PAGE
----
Toronto FC aims to remain hot versus D.C. United (Jun 17, 2017)
A well-rested Toronto FC team will look to maintain its lead in the Eastern Conference against last-place D.C. United at BMO Field on Saturday night.
Then things get hairy.
After being one of 16 teams to sit out league play last weekend because of the international match window, Saturday marks the beginning of a six-match, 19-day stretch for Toronto (8-2-5). Four of those games are in the league, and the other two are a home-and-away Canadian Cup Championship series against the Montreal Impact.
Two matches come with just one off day between them.
"I can't recall it in MLS," coach Greg Vanney said of TFC's upcoming schedule to the Toronto Sun. "We'll try to put together our group in ways we feel like we can get the appropriate results."
Additionally, midfield captain Michael Bradley played two complete games with the United States in the past two weeks. American forward Jozy Altidore also played in the U.S. World Cup qualifiers against Trinidad and Tobago and Mexico in a more limited role.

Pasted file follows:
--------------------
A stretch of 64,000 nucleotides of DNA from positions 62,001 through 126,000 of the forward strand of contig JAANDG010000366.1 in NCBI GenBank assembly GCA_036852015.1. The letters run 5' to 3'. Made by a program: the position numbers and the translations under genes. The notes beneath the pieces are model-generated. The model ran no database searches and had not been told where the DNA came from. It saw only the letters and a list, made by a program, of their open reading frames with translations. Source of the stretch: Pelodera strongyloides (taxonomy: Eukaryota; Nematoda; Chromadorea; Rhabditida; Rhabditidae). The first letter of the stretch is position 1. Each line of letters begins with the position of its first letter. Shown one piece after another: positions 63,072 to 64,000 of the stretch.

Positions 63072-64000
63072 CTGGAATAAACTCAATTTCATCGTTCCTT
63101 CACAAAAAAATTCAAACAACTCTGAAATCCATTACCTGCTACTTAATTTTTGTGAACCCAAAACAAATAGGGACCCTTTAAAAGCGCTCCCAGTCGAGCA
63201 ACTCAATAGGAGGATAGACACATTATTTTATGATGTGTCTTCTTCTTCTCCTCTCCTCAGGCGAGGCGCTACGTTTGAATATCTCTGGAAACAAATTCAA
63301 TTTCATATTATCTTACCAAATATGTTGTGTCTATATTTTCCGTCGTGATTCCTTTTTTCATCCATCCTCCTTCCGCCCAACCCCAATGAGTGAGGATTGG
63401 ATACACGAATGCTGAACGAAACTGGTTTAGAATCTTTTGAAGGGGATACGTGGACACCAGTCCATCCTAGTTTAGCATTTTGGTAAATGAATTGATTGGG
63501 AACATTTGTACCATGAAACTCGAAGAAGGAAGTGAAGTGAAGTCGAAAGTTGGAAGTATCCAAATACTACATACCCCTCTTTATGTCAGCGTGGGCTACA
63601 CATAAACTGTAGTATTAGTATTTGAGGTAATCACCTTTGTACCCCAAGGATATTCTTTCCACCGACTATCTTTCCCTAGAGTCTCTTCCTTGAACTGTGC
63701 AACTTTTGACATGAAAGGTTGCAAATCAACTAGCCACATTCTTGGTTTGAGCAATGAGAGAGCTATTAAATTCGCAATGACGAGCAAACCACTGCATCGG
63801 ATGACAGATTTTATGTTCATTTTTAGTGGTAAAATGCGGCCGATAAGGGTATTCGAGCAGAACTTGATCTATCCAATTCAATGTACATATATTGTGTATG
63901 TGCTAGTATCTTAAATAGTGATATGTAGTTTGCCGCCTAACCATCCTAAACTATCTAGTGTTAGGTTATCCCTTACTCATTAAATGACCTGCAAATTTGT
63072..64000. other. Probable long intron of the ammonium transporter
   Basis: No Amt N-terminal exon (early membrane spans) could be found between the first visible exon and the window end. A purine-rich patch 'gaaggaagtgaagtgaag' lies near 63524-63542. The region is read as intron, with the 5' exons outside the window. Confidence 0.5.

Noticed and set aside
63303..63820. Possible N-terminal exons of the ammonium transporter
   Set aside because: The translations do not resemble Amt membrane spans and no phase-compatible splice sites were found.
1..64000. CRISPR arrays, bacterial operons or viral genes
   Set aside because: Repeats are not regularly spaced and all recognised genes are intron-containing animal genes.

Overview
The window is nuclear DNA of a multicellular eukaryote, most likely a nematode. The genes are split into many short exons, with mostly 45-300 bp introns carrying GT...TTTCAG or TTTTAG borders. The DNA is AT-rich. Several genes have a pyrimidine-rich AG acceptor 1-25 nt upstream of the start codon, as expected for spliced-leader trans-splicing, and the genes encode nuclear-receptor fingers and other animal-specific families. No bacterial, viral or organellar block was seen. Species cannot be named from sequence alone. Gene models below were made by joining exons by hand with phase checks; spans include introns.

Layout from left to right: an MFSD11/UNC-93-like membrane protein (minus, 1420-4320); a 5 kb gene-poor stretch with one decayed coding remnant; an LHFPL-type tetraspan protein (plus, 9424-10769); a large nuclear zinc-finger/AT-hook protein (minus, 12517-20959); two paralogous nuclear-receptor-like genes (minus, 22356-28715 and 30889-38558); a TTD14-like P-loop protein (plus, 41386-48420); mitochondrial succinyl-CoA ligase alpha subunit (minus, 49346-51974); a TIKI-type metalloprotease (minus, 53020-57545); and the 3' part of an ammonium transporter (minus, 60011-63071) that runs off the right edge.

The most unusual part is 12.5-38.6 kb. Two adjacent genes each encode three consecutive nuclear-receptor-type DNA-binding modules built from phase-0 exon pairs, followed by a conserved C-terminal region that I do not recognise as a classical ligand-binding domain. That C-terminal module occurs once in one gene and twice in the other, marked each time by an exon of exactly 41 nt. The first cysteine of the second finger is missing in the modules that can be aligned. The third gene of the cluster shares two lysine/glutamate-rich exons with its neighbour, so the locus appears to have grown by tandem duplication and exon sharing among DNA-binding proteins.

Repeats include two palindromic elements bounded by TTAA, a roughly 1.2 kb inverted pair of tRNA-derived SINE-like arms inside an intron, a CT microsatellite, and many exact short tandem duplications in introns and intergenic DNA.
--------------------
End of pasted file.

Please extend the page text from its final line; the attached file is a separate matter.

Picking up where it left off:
Anything less than a victory against D.C. United (4-7-3) would be a disappointment for Toronto, which had gone eight matches unbeaten (7-0-1) before crashing to a 3-0 away defeat at New England on June 3.
Toronto has scored more than double the goals of D.C. United (26 to 10) and has earned almost twice as many points per match (1.93 to 1.07)
D.C. defeated amateur side Christos FC 4-1 in U.S. Open Cup play Tuesday, but has gone six consecutive MLS matches without scoring a non-penalty-kick goal.
And the Black and Red remain without striker Patrick Mullins (knee) until at least mid-July.
That said, United has created better chances in its last two matches, and out possessed and outshot the LA Galaxy in their 0-0 draw at RFK Stadium on June 3.
And after failing to win their last four at home, a road trip may ease tension around a club that has reached the playoffs in the last three seasons.
"No one really expects us to do so well, but we know we need the points," D.C. midfielder Lloyd Sam told the Washington Post. "There's no real pressure on us. Sometimes this is when we play the best -- when no one expects anything from us."